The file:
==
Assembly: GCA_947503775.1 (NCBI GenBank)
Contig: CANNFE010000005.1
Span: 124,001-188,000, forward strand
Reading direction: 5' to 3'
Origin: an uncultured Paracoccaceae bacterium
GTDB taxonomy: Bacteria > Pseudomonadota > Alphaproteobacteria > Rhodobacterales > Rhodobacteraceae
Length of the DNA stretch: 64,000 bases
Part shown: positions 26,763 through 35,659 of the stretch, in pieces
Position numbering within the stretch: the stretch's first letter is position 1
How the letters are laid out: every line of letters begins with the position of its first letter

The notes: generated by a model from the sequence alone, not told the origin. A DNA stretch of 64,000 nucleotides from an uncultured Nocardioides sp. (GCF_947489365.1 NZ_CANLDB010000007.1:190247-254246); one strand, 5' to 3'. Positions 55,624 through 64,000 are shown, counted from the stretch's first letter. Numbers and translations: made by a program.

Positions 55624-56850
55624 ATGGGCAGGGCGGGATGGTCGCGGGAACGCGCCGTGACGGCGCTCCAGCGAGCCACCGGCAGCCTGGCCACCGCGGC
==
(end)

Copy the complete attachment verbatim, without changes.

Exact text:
Assembly: GCA_947503775.1 (NCBI GenBank)
Contig: CANNFE010000005.1
Span: 124,001-188,000, forward strand
Reading direction: 5' to 3'
Origin: an uncultured Paracoccaceae bacterium
GTDB taxonomy: Bacteria > Pseudomonadota > Alphaproteobacteria > Rhodobacterales > Rhodobacteraceae
Length of the DNA stretch: 64,000 bases
Part shown: positions 26,763 through 35,659 of the stretch, in pieces
Position numbering within the stretch: the stretch's first letter is position 1
How the letters are laid out: every line of letters begins with the position of its first letter

The notes: generated by a model from the sequence alone, not told the origin. A DNA stretch of 64,000 nucleotides from an uncultured Nocardioides sp. (GCF_947489365.1 NZ_CANLDB010000007.1:190247-254246); one strand, 5' to 3'. Positions 55,624 through 64,000 are shown, counted from the stretch's first letter. Numbers and translations: made by a program.

Positions 55624-56850
55624 ATGGGCAGGGCGGGATGGTCGCGGGAACGCGCCGTGACGGCGCTCCAGCGAGCCACCGGCAGCCTGGCCACCGCGGC